This article is inspired by Klaus Schwab, Founder of the World Economic Forum.
We are on the brink of a technological revolution that will fundamentally alter the way we live, work, and relate to one another. In its scale, influence, and complexity, the transformation will be unlike anything we have experienced before.
The fourth industrial revolution (AKA Industry 4.0 or 4IR) is the ongoing automation of traditional manufacturing and industrial practices, using smart tech such as machine-to-machine communication (M2M) and the internet of things (IoT). The time period will result in advances in AI, IoTs, robotics, 3D printing, genetic engineering, quantum computing, and other technologies.
We already take for granted some technologies that have come as a result of Industry 4.0. These include GPS systems that suggest the quickest route, voice-activated virtual assistants such as Siri, personalized Netflix recommendations or YouTube/TikTok videos, and Facebook’s ability to recognize your face and tag you in a friend’s photo.
The first industrial revolution (1760-1830) was the transition to new manufacturing processes that went from hand production to water and steam-powered machines. The second advanced steel production, and introduced us to assembly lines, electrical grid systems, and other machinery. The third is the digital revolution which has been occurring since the mid-last century.
Although the third and fourth industrial revolutions may seem identical, trends say otherwise. The speed of modern breakthroughs has no historical precedent and is evolving exponentially rather than linear.
Industry 4.0 will be the fusion of the digital, biological, and physical worlds, as well as the growing utilization of new technologies such as artificial intelligence, cloud computing, robotics, 3D printing, the Internet of Things, and advanced wireless technologies, among others.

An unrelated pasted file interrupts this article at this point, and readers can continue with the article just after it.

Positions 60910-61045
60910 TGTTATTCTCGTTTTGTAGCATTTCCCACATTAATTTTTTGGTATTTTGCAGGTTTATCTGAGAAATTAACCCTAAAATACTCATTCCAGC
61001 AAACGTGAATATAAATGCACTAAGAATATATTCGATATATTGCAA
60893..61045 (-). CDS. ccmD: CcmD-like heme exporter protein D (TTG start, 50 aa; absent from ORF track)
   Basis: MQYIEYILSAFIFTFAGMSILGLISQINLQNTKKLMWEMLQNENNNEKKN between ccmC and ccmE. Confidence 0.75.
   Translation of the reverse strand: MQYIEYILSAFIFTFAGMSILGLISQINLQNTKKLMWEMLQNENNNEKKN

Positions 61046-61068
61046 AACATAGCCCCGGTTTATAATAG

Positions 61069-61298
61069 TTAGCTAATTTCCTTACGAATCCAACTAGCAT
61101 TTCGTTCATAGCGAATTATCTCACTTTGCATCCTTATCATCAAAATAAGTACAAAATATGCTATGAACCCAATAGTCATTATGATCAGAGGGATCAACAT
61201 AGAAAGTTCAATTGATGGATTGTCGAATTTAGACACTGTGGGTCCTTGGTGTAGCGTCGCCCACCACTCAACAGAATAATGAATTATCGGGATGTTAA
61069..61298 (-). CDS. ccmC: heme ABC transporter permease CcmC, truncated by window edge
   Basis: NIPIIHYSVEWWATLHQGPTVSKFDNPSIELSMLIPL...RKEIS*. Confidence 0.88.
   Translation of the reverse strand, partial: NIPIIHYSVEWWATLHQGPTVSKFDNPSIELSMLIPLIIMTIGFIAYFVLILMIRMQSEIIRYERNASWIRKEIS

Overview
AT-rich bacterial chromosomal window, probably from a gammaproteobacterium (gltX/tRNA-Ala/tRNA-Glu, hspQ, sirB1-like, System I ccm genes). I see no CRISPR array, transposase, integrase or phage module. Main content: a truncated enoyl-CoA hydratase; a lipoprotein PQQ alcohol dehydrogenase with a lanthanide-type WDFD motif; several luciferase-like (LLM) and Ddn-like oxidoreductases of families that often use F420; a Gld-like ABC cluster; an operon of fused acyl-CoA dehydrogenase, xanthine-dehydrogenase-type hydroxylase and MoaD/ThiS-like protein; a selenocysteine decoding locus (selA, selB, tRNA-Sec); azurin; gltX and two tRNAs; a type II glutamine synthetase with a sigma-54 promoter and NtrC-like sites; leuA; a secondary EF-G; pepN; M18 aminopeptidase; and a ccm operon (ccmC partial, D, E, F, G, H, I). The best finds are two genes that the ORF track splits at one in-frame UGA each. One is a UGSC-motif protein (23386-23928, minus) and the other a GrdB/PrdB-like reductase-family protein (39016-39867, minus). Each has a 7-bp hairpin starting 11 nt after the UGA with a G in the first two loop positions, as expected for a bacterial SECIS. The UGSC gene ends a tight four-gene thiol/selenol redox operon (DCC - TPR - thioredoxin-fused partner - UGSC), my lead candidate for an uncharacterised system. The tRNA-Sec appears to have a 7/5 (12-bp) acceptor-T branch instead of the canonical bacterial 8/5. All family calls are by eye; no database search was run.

The possibilities of humanity connected by mobile devices, with unprecedented processing power, storage capacity, and access to knowledge, are unlimited. And these possibilities will be multiplied by emerging tech breakthroughs in fields such as artificial intelligence, robotics, the IOTs, autonomous vehicles, 3-D printing, biotechnology, nanotechnology materials science, energy storage, and quantum computing.
Like the revolutions before it, the Fourth Industrial Revolution has the potential to raise global income levels and improve the quality of life for populations globally through empowerment. It has the potential to make inequalities visible, and less acceptable which will hopefully attract political support to make changes.
To date, those who have gained the most from Industry 4.0 have been consumers able to afford and access the digital world. Technology has made it possible for new products and services to increase the efficiency and pleasure of our personal lives. Ordering a taxi, booking a flight, making a payment, buying a product, listening to music, watching a movie, or playing a video game can now be done remotely and with minimal friction.
As mentioned in What Comes After The Smartphone?, tech such as AI, wearables, VR, AR, and BCI’s will completely transform the world we live in, making everything more efficient, interconnected and seamless, and even equitable. The tech will allow us to achieve breakthroughs in all industries from agriculture to healthcare and expand our knowledge beyond our planet and eventually achieve a multi-planetary status.
If you’re as interested in the fourth revolution as I am, check out this article to go more in-depth and to see how it will impact everything from business, government, opportunity, people, and the future as a whole.
And for a comprehensive hype video on the fourth industrial revolution check out this video: